Rheumatic heart disease (RHD) is a chronic condition characterized by fibrosis and scarring of the cardiac valves and damage to the heart muscle, leading to congestive heart failure and death. This prospective cohort study was conducted to investigate the possible relation between the levels of serum adhesion molecules and acute rheumatic fever (ARF) carditis, valvular insult severity, and residual valvular lesion after improvement of rheumatic activity. Serum levels of intercellular adhesion molecule 1 (ICAM-1), vascular cell adhesion molecule-1 (VCAM-1), and E-selectin were assayed by enzyme-linked immunoassay (ELISA) for 50 children with ARF carditis during activity and after improvement and for 50 healthy children as control subjects. After the acute attack, patients were followed up regularly to detect residual valvular lesion. The serum levels of these adhesion molecules were significantly higher in the patients than in the control group (p < 0.001). In addition, the levels of serum adhesion molecules were significantly higher in the patients with severe carditis than in the patients with mild to moderate carditis (p < 0.001). Among the severe carditis group, the level of serum adhesion molecules was significantly higher among the patients with heart failure than among the patients without heart failure (p < 0.001). Furthermore, the pretreatment serum levels of ICAM-1 and VCAM-1 were significantly higher among the patients with residual valve lesion (p = 0.002) than among those without the lesion (p < 0.001). The cutoff values were obtained for the prediction of residual valvular lesion (ICAM-1, >1,032.3 μg/ml; VCAM-1, >3,662.3 μg/ml; E-selectin, >104.8 μg/ml). Finally, by combining the three adhesion molecules in a single prediction model, the highest area under the curve (AUC) ± standard error (SE) was obtained (0.869 ± 0.052), and the positive likelihood ratio for having a residual valvular lesion was increased (17.33). Levels of serum adhesion molecules could predict residual valvular lesions in RHD patients. The authors recommend that the serum level of adhesion molecules be measured in all cases of ARF carditis.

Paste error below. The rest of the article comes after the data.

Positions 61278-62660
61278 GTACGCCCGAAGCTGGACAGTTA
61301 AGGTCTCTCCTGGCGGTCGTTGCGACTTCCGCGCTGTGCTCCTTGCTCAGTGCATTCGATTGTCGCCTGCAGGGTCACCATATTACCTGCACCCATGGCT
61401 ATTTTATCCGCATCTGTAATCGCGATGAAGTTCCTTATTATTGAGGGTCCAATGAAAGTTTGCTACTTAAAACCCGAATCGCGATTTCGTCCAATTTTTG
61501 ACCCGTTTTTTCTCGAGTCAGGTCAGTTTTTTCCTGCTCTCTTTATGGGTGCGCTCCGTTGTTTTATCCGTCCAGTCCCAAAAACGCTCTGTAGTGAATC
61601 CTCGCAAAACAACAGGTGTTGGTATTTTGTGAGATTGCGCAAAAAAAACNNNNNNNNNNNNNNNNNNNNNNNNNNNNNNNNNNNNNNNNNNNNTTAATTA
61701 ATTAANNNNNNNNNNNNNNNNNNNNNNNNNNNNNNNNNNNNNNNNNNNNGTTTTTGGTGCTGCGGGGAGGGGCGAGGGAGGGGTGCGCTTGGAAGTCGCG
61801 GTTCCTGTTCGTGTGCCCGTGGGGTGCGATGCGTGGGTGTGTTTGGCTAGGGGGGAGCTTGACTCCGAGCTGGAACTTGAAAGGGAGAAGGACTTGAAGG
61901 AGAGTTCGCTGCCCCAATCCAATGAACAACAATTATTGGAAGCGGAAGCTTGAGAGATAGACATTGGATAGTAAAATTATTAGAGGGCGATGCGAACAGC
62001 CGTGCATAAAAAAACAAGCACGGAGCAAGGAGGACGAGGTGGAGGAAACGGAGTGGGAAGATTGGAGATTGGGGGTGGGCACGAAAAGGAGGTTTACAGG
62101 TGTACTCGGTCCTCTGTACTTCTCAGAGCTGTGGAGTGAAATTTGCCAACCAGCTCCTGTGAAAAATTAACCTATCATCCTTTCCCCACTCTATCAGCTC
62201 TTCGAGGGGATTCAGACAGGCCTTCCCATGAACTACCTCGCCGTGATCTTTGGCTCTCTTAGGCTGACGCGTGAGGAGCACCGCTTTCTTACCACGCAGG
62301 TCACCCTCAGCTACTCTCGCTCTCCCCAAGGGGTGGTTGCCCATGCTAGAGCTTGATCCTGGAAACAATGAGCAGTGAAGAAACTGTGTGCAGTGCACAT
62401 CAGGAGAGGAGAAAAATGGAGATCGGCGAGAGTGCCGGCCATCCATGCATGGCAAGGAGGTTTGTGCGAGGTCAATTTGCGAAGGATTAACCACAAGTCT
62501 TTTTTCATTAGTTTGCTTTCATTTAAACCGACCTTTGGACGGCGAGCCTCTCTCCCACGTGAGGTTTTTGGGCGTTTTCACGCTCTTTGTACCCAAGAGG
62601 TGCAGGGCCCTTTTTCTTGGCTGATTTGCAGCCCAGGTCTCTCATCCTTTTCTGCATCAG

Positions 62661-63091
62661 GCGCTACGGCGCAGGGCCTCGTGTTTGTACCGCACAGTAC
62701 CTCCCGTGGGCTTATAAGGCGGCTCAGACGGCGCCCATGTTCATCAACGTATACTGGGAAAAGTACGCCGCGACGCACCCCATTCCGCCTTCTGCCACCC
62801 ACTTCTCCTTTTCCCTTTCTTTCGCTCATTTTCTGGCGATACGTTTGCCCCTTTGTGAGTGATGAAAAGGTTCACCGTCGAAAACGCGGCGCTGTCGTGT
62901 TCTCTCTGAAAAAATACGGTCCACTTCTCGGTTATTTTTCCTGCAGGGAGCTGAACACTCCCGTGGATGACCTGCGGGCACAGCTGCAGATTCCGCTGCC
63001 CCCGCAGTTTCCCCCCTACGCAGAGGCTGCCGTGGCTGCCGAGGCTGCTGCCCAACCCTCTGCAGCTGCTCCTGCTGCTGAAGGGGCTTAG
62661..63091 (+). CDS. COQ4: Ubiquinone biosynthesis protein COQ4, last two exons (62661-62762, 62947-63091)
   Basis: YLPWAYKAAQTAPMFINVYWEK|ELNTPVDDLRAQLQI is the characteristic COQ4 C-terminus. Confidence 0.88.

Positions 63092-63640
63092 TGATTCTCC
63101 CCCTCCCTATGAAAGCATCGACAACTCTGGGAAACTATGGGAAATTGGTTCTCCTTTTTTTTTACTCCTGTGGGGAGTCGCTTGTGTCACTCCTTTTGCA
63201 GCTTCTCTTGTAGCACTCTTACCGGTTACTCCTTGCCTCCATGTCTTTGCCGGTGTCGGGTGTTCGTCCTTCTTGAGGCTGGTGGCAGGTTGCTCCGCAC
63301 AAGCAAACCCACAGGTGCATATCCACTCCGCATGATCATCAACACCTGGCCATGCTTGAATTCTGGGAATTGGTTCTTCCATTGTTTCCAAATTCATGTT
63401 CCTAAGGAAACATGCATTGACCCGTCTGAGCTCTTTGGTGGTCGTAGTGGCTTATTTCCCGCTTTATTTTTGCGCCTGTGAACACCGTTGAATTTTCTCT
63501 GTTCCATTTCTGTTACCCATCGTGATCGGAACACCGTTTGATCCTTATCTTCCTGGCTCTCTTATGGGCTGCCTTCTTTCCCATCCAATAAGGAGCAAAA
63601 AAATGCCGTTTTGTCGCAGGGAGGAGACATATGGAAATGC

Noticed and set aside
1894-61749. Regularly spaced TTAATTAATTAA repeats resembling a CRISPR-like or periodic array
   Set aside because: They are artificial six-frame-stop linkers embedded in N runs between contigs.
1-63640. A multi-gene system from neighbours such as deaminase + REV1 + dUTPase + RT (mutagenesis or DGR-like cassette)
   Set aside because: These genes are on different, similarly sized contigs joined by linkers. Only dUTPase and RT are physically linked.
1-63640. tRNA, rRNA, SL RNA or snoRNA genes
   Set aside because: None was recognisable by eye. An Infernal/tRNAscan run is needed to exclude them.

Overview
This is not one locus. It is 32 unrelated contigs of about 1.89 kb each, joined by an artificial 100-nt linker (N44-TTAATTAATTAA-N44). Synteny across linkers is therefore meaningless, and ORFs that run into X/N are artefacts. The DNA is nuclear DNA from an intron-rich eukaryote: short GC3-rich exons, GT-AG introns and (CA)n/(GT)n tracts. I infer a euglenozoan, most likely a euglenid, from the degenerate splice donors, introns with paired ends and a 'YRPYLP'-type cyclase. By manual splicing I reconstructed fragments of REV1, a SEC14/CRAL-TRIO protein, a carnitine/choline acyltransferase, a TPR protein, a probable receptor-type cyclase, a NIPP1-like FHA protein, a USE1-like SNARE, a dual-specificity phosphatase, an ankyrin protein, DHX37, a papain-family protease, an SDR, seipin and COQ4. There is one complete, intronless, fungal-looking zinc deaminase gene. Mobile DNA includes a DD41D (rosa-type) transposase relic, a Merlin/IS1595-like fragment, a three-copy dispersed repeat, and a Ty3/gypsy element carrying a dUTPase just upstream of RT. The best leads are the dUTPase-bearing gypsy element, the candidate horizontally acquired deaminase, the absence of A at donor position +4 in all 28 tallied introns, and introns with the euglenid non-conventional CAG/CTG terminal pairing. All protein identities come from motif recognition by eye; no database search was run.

Concepts: Cardiology, Heart, Rheumatic fever, Cell adhesion molecule, Rheumatism, Intercellular adhesion molecule, VCAM-1, Heart valve